As if that were not enough, shortly after hearing about her suicide, I got a call from a man who listens to the broadcast. “Steve,” he said, “I haven’t told anybody in the world what I’m going to tell you. I have decided to leave my wife, and I told God that if I get through to you, I would do whatever you told me to do.”
I asked him what prompted him to decide to leave her.
He told me, “I became a Christian at fourteen, and all my life I’ve been living up to the expectations of others. I work full-time in a ministry, I teach the Bible, and everyone thinks I’m a model Christian. I’m just tired of it. I’ve decided to do something for myself for a change.”
Let me share a letter with you. There was no return address, and the person gave no name: “Dear Steve, Please pray for me as I am on the edge—a total failure as a Christian. I have failed as a husband and as a father. He [God] has probably given up on me. I feel so very alone and abandoned. It’s a horrible feeling that words alone cannot describe. Please don’t judge me. Pray for me. Sincerely, The Lord knows who I am.”
At first these three incidents didn’t seem related. They were just about individuals for whom I had prayed. But in the silence of my prayer, it dawned on me that they all had the same problem: they all had created a false standard of perfection (or accepted someone else’s standard), and they couldn’t live up to it.
What advice would you have given them? If you had talked to the young lady before her suicide, or the man thinking about leaving his wife, or the anonymous letter writer—what would you have said?
Most people would say they should try harder. The problem is that all three already had.
Some would suggest they pray and read the Bible more. But they all had done that too.
Others would tell them to receive Christ and have faith. But, you see, all three had received Christ. And yet, they discovered that the faith they needed can’t be turned on and off like a faucet.
And then there are those who would send them to a mature Christian who would then tell them to try harder, read the Bible, pray, and have faith so their witness would not be hurt.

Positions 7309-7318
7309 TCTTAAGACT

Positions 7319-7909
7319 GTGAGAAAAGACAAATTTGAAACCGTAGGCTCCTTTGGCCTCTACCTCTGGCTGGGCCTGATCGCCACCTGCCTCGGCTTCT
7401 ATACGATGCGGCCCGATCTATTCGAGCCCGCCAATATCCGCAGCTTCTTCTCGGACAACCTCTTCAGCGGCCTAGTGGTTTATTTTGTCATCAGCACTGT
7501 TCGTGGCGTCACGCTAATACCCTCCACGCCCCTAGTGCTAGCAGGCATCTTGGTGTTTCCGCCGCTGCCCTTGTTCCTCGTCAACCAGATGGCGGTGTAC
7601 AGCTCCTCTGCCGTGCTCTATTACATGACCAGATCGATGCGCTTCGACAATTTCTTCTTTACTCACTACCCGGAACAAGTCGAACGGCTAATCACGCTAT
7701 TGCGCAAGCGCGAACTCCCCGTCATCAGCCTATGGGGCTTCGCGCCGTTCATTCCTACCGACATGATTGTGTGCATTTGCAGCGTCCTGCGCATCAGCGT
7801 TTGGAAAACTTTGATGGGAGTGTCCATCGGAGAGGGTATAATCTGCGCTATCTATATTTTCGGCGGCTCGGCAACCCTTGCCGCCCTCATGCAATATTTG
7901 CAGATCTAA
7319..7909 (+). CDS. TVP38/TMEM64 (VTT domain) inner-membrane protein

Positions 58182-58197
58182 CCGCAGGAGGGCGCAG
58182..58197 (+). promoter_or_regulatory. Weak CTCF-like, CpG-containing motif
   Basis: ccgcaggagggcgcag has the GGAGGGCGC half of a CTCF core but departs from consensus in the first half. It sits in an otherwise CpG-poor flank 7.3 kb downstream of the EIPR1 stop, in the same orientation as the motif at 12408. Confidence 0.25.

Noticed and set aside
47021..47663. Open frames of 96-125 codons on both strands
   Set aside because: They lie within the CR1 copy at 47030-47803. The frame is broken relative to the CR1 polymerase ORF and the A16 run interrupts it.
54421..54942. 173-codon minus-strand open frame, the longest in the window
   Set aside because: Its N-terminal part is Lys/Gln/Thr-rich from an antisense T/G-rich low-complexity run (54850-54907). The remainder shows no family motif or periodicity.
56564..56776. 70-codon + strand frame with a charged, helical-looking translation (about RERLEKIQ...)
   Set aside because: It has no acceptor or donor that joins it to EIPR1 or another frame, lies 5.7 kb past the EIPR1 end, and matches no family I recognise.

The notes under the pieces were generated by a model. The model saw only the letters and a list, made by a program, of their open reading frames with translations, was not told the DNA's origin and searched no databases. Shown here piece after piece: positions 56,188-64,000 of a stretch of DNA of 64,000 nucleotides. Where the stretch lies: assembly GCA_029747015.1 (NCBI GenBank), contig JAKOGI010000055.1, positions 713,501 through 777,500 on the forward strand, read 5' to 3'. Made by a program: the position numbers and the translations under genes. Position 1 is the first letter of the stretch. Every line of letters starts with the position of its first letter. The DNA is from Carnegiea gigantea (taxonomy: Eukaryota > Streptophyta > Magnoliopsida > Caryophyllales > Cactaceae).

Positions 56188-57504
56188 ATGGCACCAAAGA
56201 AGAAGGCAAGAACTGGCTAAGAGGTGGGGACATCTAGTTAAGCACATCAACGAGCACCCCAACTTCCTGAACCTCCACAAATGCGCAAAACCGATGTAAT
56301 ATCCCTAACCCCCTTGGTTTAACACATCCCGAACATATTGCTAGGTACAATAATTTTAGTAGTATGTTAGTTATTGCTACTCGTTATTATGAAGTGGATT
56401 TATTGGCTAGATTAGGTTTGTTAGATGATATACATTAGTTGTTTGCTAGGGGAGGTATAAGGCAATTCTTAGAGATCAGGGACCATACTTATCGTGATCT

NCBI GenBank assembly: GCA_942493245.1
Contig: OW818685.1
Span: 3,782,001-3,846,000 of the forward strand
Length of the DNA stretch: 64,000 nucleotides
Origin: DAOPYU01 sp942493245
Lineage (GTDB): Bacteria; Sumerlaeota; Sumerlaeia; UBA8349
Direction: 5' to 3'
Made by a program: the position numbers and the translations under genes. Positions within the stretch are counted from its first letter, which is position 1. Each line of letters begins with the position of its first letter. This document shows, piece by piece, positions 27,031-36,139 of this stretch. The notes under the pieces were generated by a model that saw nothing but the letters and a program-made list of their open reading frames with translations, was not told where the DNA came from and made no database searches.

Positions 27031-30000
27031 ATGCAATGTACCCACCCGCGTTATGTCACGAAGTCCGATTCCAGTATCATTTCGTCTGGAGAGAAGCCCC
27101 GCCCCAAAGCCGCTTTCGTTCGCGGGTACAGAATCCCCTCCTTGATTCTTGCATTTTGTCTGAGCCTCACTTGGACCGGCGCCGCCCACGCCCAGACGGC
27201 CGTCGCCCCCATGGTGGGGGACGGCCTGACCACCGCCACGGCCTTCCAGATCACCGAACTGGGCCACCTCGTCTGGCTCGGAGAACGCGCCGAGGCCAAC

But what would Jesus have told them? We don’t have to guess: “Come to me, all you who are weary and burdened, and I will give you rest. Take my yoke upon you and learn from me, for I am gentle and humble in heart, and you will find rest for your souls. For my yoke is easy and my burden is light” (Matthew 11:28-30).
Perfectionism is a horrible disease. It comes from the pit of hell and smells like smoke. Someone convinced these folks that they were called to measure up to a perfect standard. They couldn’t do it, and each in his or her own way simply quit trying.
Nobody told them that Jesus was perfect for them, and because of that they didn’t have to be perfect for themselves. They didn’t understand that if Jesus makes you free, you will be free indeed (John 8:36).
They never heard—or if they did, they didn’t understand—that Christians aren’t perfect, just forgiven, accepted, and loved and getting better. Someone should have mentioned that if God was satisfied with them, nobody else had the right not to be.
I told the man who wanted to walk away from his wife about God’s unconditional love. Do you know what happened? He started crying. And before we got off the phone, he had decided to do the right thing. Not because he had to but because he was responding in freedom to the love of Christ.
Nobody can help the young woman who took her life, that is, nobody but Jesus.
And what about the letter writer? Without a return address and a name, only Jesus can handle that one too.
What can we do? We can present and model the real Jesus—the One who came to lift our burdens, not to add to them the hellish weight of perfectionism. Perhaps we could then see fewer sacrifices on the altar of perfectionism.
Time to Draw Away
Read 2 Corinthians 3:17-18, Galatians 5:1
Do you find yourself caught in a performance trap, where no matter what you do it doesn’t seem to be enough? Is a standard of perfectionism driving you further and further into despair and discouragement? Please listen carefully… That is not God’s expectation or standard; it’s someone else’s. God doesn’t enslave his children. He sets them free.
Editor's Note: The title's misspelling is intentional.
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